With that workforce, we’re looking for safer cities, more technological advances, happier citizens.
Safety and Security
Cybersecurity attacks are a form of war in the 21st century, so the government is working 24 hours a day to protect citizens’ data and infrastructure. With the increasing virtual presence of citizens and the large amount of highly confidential information now stored online, all departments continue to improve cybersecurity and protection.
Recognizing that a risk-based approach would better help Governments make informed decisions, technology is being used not only for defense but also for detection.
DHS reports current technology to issue “Alert… Machine speed alerts when incidents are detected to help protect the networks of government and private sector IT companies.
“, as cyber threats evolve and the National Cybersecurity Protection System (NCPS) continuously provides “intrusion detection capabilities, advanced analysis, information exchange, and intrusion defense.”
Progress on security will continue, especially to protect the growing mobile capabilities of the government. Traditionally, wireless connections are not as secure as wired, so mobile applications cause the same network problems.
IDC reports that more than 70% of the U.S. workforce will move in 2020. This will simplify countless procedures and processes, including many at federal, state, and local levels. The citizen-oriented application is designed to provide public services and attract the community. Motor vehicles and entertainment are providing information and services faster than ever.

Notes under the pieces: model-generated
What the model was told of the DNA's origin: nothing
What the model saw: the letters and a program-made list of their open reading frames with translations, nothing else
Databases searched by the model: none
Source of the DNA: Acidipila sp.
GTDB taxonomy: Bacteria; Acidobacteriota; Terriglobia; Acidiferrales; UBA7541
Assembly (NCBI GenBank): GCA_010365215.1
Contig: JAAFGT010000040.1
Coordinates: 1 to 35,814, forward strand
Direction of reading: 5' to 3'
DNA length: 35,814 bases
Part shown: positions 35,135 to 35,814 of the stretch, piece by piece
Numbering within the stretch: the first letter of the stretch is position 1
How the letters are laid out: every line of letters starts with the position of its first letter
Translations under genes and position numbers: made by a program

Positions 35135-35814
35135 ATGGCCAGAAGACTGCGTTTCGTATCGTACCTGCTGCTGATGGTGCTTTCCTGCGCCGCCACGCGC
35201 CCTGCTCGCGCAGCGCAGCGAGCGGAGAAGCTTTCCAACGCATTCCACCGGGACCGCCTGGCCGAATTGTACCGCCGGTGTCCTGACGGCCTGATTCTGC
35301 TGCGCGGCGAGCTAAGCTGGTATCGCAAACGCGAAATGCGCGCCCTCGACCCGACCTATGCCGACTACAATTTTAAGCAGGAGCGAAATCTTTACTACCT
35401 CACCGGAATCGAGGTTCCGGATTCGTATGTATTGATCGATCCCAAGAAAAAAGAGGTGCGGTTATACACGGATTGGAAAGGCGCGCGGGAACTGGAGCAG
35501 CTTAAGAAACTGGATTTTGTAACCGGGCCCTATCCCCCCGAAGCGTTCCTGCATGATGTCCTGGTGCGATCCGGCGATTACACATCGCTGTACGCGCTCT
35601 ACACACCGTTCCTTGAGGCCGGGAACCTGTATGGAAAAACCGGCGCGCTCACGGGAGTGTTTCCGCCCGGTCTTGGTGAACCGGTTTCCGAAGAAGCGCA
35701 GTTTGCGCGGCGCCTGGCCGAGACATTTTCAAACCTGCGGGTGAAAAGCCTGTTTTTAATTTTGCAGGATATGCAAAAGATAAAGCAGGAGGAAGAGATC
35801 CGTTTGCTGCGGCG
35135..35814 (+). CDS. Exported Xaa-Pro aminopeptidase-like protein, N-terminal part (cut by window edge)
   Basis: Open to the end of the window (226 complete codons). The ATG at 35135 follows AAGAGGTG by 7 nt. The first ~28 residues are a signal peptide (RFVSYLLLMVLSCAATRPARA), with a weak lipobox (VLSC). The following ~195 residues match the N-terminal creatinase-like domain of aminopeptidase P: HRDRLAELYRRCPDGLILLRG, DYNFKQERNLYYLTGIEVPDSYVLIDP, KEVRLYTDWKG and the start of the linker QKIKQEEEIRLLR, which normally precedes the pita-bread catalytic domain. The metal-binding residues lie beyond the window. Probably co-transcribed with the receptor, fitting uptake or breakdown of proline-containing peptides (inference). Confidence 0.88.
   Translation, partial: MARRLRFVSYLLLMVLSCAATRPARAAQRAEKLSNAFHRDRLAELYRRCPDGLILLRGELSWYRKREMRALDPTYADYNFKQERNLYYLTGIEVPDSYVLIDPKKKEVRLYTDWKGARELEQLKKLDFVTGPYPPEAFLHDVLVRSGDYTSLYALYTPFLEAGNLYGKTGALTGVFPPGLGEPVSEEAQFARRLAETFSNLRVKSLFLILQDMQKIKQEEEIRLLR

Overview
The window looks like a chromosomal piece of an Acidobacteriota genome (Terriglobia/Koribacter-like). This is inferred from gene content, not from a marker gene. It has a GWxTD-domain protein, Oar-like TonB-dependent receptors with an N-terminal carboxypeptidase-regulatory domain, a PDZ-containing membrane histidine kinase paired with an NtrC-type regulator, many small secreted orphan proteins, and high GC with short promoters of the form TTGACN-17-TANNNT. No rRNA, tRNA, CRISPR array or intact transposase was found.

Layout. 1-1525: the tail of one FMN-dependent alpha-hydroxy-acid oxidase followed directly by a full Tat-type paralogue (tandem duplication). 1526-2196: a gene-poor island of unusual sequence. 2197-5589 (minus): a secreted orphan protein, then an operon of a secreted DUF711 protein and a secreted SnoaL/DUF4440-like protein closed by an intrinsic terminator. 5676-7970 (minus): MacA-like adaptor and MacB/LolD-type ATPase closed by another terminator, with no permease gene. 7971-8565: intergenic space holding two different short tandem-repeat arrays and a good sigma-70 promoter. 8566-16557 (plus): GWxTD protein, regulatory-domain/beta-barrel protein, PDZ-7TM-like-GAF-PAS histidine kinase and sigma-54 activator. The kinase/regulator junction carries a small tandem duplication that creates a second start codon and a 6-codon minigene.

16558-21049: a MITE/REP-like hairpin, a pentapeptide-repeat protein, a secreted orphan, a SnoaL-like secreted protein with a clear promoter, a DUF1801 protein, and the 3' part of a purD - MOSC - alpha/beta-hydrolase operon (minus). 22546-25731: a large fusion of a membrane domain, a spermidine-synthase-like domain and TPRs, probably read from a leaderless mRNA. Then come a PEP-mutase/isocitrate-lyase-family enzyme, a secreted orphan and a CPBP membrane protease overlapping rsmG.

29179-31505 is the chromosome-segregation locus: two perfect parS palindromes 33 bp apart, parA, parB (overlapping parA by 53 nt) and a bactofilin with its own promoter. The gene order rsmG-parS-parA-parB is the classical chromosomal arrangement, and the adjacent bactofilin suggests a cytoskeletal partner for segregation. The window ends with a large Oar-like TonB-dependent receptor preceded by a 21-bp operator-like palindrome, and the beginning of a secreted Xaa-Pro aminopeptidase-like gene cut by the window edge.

Business-oriented applications make the government more efficient by limiting the time people spend on paperwork and other ordinary tasks that can be automated and mobile. For example, citizens can request government services and ask questions by swiping to the left instead of using a 30-minute phone call. Speak up.
Contrary to the original belief, moving these entities to move would further alienate low-income people, and current research supports the opposite. Improving liquidity actually overcome the digital divide because, for many people, smartphones are the only technology they have. More people, changing the relationship between citizens and their governing bodies.